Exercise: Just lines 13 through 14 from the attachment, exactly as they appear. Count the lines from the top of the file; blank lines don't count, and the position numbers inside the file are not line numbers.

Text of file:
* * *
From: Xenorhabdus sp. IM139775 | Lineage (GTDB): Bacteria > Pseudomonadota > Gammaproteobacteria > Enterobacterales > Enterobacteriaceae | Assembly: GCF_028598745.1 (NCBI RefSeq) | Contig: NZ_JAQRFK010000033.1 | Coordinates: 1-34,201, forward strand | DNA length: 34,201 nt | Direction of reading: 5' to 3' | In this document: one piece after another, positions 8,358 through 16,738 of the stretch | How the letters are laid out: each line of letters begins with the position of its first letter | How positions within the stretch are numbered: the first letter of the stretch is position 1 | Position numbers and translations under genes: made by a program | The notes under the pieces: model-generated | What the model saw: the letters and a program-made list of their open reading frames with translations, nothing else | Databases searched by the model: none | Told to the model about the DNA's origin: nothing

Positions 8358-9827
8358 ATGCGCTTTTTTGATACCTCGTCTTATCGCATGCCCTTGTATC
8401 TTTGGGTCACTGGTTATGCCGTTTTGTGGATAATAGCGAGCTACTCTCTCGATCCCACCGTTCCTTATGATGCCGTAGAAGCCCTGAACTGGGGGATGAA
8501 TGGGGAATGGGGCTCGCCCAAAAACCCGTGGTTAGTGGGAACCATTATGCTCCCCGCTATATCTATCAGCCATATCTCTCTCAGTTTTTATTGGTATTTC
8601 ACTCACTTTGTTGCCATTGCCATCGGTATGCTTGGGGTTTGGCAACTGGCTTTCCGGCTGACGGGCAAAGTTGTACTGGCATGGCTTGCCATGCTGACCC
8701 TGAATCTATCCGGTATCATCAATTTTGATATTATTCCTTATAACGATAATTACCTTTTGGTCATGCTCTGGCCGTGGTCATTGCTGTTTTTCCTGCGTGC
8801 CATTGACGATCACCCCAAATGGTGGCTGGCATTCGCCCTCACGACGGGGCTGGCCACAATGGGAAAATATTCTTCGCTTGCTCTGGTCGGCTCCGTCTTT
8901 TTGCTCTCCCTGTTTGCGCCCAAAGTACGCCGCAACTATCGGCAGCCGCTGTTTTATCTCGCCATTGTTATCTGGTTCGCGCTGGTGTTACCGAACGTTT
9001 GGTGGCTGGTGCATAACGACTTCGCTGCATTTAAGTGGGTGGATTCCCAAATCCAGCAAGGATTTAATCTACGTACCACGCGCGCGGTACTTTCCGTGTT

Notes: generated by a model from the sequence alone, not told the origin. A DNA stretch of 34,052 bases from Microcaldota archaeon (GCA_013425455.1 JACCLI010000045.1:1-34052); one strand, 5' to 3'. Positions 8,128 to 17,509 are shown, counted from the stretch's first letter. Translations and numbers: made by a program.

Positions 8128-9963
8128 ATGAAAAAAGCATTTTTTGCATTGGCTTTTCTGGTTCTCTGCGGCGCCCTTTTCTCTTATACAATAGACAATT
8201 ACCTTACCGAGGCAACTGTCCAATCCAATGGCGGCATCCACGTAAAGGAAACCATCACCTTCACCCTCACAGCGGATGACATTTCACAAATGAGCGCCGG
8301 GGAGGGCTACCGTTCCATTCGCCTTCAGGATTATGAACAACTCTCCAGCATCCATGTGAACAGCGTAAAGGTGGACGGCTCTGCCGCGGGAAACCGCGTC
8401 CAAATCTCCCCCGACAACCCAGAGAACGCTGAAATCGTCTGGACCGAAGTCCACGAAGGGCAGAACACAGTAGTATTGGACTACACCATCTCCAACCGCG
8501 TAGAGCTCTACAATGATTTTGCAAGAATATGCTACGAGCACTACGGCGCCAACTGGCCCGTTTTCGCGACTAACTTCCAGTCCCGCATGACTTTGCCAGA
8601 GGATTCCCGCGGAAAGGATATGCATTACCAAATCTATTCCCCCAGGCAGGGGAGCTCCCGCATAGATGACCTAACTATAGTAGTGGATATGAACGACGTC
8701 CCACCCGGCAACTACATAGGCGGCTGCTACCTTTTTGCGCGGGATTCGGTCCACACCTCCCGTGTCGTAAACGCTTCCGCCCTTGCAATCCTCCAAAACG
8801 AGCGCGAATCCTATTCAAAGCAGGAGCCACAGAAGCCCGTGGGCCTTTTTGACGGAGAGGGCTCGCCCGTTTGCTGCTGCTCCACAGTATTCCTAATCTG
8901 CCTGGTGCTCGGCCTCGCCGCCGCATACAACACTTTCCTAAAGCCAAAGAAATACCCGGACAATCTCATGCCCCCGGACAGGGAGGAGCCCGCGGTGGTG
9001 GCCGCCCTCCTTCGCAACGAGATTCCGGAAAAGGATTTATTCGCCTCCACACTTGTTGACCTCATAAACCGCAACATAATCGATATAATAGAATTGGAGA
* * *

8128 ATGAAAAAAGCATTTTTTGCATTGGCTTTTCTGGTTCTCTGCGGCGCCCTTTTCTCTTATACAATAGACAATT
8201 ACCTTACCGAGGCAACTGTCCAATCCAATGGCGGCATCCACGTAAAGGAAACCATCACCTTCACCCTCACAGCGGATGACATTTCACAAATGAGCGCCGG